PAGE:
esen

Who Aren’t You Loving, Christian?

🕒 3 Minute Read

When I think of Jesus’ parable of the “good Samaritan”, an image of Larry the Cucumber wearing a boot as a hat comes to mind. But, the parable is much more meaningful than a bunch of vegetable characters throwing shoes and pots back and forth until one decides to be kind to the other. Jesus’ story about the “good Samaritan” is a picture of one who is genuinely loving his neighbor. It is an example of what it looks like to “love the Lord your God with all your heart and with all your soul and with all your strength and with all your mind, and your neighbor as yourself.” (Luke 10:27)

Why is this parable so significant? Because the Samaritan in the story showed selfless love for a Jew. The Samaritans and Jews were far from what we consider neighbors. They were enemies. But Jesus also taught that we are to love our enemies and pray for those who persecute us (Matthew 5:44). This is evidence of who we belong to – our Heavenly Father.

But Loving Like This isn’t Natural

Loving our enemies is not in our human-nature. It defies our feelings and logic. To authentically love a person who gives us every reason to resent them takes supernatural enabling. This supernatural enabling is ours for the taking in Christ, yet we don’t readily receive it. At least I don’t. In complete honesty, I often choose to avoid praying for my enemy because I know that in so doing, the Lord will soften my heart to love as He does. This is something my human-nature selfishly, stubbornly does not want to allow.

To authentically love a person who gives us every reason to resent them takes supernatural enabling. - Caitlin Meadows Click To Tweet

Hurting Ourselves

When I cling to my resentment and refuse to obey Christ by praying for my enemy, accepting His enabling power to love them as I love myself, I’m hurting myself. I’m allowing bitterness to fester and separate me from intimacy with my King. And the longer I harden my heart, the further I grow from Him. When this sort of rebellion goes on too long, one can no longer claim to be His. A terrifying reality!

Hurting the Lord

Even more terrifying, refusing to love my enemy hurts the Lord. It makes me a hypocrite and misrepresents the One I claim to follow. Why would my enemy ever desire to follow the God I claim to belong to if I’m living in hatred? If I’m refusing to be an instrument of His love for them? Because He does love them. And He loves me. Christ died and rose again to conquer their sin as much He did mine. I am no better than my enemy. No more deserving of forgiveness and sanctification.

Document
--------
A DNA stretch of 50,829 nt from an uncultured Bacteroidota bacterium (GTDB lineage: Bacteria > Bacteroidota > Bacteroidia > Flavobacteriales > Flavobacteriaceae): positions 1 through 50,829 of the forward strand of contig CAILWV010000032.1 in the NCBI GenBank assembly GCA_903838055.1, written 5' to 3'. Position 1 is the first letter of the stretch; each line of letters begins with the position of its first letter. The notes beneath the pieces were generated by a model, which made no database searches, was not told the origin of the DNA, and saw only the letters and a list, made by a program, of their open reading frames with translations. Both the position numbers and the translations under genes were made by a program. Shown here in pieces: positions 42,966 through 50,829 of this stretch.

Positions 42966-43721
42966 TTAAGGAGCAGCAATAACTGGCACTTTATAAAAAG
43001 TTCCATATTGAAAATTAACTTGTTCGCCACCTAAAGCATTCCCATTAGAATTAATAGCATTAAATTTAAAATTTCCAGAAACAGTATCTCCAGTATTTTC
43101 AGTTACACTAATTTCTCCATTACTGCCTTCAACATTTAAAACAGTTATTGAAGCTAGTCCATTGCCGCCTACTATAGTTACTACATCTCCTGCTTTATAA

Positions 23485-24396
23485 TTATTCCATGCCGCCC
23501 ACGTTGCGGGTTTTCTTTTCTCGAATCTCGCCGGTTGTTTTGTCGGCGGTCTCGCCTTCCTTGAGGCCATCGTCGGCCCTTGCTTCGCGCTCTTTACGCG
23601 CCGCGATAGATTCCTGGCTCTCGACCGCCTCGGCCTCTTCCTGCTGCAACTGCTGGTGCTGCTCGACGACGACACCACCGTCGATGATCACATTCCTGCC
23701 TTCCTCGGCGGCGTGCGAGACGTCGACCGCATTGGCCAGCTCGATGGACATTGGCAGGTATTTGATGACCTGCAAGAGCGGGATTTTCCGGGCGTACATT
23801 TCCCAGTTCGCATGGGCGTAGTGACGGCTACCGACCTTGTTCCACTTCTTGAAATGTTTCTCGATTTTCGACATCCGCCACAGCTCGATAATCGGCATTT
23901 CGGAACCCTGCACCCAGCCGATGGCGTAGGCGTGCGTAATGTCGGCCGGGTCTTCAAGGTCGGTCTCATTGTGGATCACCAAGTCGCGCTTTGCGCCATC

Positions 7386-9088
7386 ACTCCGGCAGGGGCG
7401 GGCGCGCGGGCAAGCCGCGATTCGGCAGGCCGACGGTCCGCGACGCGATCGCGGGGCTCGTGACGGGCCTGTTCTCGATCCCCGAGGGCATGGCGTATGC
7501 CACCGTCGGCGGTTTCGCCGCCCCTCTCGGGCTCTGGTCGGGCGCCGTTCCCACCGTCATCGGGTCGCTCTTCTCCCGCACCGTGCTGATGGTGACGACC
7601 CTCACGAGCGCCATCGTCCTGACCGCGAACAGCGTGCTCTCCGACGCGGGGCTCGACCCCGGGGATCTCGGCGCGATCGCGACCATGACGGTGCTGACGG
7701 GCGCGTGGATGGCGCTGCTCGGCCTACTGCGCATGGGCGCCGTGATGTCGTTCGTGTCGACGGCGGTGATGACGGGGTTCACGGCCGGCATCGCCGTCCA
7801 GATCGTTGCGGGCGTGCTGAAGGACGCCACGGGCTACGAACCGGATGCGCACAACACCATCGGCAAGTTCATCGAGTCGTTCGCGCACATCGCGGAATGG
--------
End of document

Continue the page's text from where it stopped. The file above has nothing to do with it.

What Loving My Enemy Means

To love my enemy is to desire that they will come to know and love and serve the Lord just like I have. Loving my enemy means recognizing that Jesus really does change everything and desires to change them, just as He has and continues to change me. All for the glory of our Heavenly Father.

When I love my enemy – that person I deeply resent and really don’t want to pray for, let alone love – I’m choosing Jesus Christ over myself. I’m choosing to allow Him to showcase His gospel in and through me. Because then they will see Him and desire Him. Loving my enemy is a way to humbly serve God, because He is worthy. Loving my enemy is a way to influence those observing me and my life for Jesus Christ and His Kingdom!

When I love my enemy I’m choosing Jesus Christ over myself. - Caitlin Meadows Click To Tweet

Jesus Did It First

The even harsher reality that I often neglect to acknowledge, is that Jesus’ whole gospel is a story of Him loving His enemy. Including me. We are to love those who are against us because Jesus loved us even when we were against Him. He set the example and paved the way. Jesus never commands us to do something He has not already accomplished. We can love our enemies like Jesus already has and does because we belong to Him.

Who Aren’t You Loving?

So, Christian, whose face are you picturing as you read this? If there isn’t one, praise God! If there is, join me in surrendering your feelings and human logic to our Savior King. Join me in asking Him to enable you through His grace to love your enemy as yourself. Let’s let go of the bitterness as often as we need to and continue to grow in intimacy with the Lord. Because the people we aren’t loving, He still is.

The people we aren't loving, Jesus still is. - Caitlin Meadows Click To Tweet

Wanting more resources on personal spiritual restoration? Here are some articles to check out:

Disclaimer: This article is an editorial and represents the views and opinions of its author. It does not serve as an 'official' statement of the views of Artios Magazine or its sponsors.

If you enjoyed this article...

you'll love our weekly newsletter with links to our most recent articles. Plus, be the first to find out about strategic leadership resources from Artios Christian College.

About Caitlin Meadows

Caitlin Meadows
Born and raised in Lodi, California, Caitlin now resides in west Michigan with her (amazingly supportive) husband, Adam, their one year old son, Hudson, and their rambunctious chiweenie, Stella. They will welcome baby #2 in November 2018. Caitlin earned her Bachelor of Science in Communication in 2011. Writing reflective pieces on life and faith has been her outlet since her teens. While enjoying mommyhood, Caitlin has the privilege of working from home as the Communications Coordinator of Artios Christian College and the Assistant Editor of ArtiosMagazine.org. Through every unexpected twist and turn of her life, Christ has been her constant stronghold as she lives every day with hope and expectancy of His awesome guidance!